Places To Hide starts out in familiar territory with crowd-pleasing numbers like "Head In a Blender" and "Slave To You" rivaling the best of recent output from label mates such as Radioactivity and The Steve Adamyk Band. And "I Don't Buy It" is a shining example of pop-punk done right. But the breaks from Low Culture's signature form are no less satisfying. "Hate Me When I Go" eases off the tempo and is pretty close to a pure pop song, while the melancholic jangle of "Lonely Summer" really tugs at the heartstrings. Album closer "Shake It Off" - with its post-modern/new wave vibe - is almost completely unrecognizable as a Low Culture song. Yet it's not just there for the sake of something different. It's genuinely one of the highlights of the album - suggesting what Weezer might have sounded like if they'd come out in 1980.

With Places To Hide, we get an album from Low Culture that's somehow both poppier and harder-hitting than its predecessor. It's got enough in common with Screens to keep the fan base happy, but it's definitely a step forward for the band. Even more straight-forward tracks like "Evil" and "Take and Take" have surprising depth due to their emotional intensity and thoughtful lyrics. In every respect, this album is a classic Dirtnap release. Something tells me I won't be overlooking it come year end!


Wednesday, October 05, 2016

New from Girlsville: The Wild Angels comp!

This coming Saturday is International Cassette Store Day. As was the case last year, Girlsville is releasing an absolutely killer compilation tape to commemorate the occasion! It's called The Wild Angels - which has to be one of the coolest comp titles of all-time! At just ten songs, it's a much leaner affair than last year's 24-track blockbuster Stupid Punk Boy. But for sure, it's equally great! Being that this is Girlsville, you know you're getting a really awesome mix of garage trash, girl bands, '60s/Brit Invasion worship, and straight-up rippin' punk. And there's no filler to be found!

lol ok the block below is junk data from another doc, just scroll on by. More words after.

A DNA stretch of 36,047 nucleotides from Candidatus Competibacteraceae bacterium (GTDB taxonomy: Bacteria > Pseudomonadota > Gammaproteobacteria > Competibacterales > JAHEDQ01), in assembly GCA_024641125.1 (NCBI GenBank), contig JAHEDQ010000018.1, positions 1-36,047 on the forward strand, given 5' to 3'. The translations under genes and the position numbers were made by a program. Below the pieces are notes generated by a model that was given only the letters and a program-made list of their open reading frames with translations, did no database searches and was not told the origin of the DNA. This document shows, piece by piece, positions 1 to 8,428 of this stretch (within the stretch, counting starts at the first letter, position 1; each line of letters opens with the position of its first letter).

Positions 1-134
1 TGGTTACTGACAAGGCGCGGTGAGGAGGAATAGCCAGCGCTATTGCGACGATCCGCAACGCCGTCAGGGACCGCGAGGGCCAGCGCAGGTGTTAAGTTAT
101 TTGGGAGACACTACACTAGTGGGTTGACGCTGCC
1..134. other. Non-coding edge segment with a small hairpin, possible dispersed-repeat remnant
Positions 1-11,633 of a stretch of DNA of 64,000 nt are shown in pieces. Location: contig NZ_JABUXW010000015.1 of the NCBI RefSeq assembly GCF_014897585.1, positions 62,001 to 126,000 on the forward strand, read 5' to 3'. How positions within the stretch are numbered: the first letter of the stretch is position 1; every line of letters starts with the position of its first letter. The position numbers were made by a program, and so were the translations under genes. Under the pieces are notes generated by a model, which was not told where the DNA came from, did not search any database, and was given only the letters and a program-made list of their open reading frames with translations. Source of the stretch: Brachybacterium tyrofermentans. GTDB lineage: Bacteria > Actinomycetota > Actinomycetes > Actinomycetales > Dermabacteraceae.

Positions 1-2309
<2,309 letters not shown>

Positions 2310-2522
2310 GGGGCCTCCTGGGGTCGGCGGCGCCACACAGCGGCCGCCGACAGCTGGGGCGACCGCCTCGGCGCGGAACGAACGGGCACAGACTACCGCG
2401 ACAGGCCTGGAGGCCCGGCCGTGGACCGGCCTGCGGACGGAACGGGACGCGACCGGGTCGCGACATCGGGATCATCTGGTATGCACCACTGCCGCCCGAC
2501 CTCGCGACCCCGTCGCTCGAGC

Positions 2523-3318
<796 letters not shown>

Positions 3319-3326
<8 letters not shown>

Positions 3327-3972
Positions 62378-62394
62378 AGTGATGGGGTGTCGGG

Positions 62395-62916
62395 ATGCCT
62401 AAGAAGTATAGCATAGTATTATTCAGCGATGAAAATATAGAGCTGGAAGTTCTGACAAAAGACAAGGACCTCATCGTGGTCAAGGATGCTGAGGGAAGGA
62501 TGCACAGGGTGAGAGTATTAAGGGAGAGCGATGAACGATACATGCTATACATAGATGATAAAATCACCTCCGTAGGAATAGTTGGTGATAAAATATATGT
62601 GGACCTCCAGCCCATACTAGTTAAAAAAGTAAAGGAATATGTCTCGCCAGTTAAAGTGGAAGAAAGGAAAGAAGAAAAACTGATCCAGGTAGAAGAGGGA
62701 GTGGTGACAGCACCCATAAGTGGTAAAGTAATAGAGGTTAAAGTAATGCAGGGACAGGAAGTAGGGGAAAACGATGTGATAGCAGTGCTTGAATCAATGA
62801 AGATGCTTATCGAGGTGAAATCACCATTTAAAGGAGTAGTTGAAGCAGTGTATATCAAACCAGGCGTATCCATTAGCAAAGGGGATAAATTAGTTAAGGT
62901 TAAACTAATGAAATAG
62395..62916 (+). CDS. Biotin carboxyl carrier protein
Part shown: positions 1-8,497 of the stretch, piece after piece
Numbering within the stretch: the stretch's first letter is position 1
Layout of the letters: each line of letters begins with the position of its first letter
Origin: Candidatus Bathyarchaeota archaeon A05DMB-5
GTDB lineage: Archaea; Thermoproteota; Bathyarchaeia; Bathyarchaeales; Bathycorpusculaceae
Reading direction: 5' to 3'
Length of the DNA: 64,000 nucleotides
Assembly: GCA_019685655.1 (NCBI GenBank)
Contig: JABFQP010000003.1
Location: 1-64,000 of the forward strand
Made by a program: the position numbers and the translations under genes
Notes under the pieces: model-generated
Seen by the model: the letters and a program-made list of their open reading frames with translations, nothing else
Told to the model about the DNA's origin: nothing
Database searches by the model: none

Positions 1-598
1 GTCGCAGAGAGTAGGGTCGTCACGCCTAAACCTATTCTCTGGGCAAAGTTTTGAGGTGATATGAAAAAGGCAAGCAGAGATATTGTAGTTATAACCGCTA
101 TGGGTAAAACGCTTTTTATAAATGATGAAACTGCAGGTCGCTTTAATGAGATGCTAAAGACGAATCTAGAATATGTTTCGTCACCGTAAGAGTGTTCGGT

The Wild Angels features a number of returning favorites from Stupid Punk Boy. "I'm A Mess" is yet another unreleased scorcher from the late, great Prissteens, and I'm totally loving Purple Wizard's rendition of the Shirelles/Yardbirds standard "Putty (In Your Hands)". The Teamsters return with the spot-on '64 Kinks stylings of "Sharp Suited S.O.A.G.", while The Red Cords' "Box" is great raw punky garage with a distinctly Brit feel. The comp could have ended right there, and I would have been a happy camper. But, wait! There's more! How about the legendary Primitives (!) covering The Aislers Set's "Been Hiding"? As you'd expect, it's sheer indie pop bliss! City Slang, one of my favorite new bands of the moment, contributes the Detroit/Aussie punk face-melter "Aint the Way". And Cheap Tissue's "Up My Sleeve" is the kind of gloriously trashed-out punk rock n' roll that I just don't hear enough of these days. I was not previously familiar with Murph and the Gazorpos, but I will be following the band closely after getting totally knocked out by the infectious rockin' power pop of "You Did It". Seriously: this song makes me want to jump around like a maniac and dance until I drop! Exploding Hearts fans, lend me your ears!

If you didn't know it already, Girlsville is a label worth checking out! That Prissteens rarities comp is a must-have, and next year the label will be issuing a Purple Wizard singles collection (oh my god I can't wait!). Also be on the lookout for new stuff on Girslville from Mr. Airplane Man - who make an appearance on The Wild Angels unveiling a new tune they recorded with Greg Cartwright. If you're not a cassette person, please note that The Wild Angels is also available digitally for just seven bucks. Look for the cassette starting Saturday at fine retailers like Fond Object (Nashville), Bric A Brac Records (Chicago), Jigsaw Records (Seattle), Wax Trax Records (Denver), and Nerve Centre Records (Falmouth, UK)!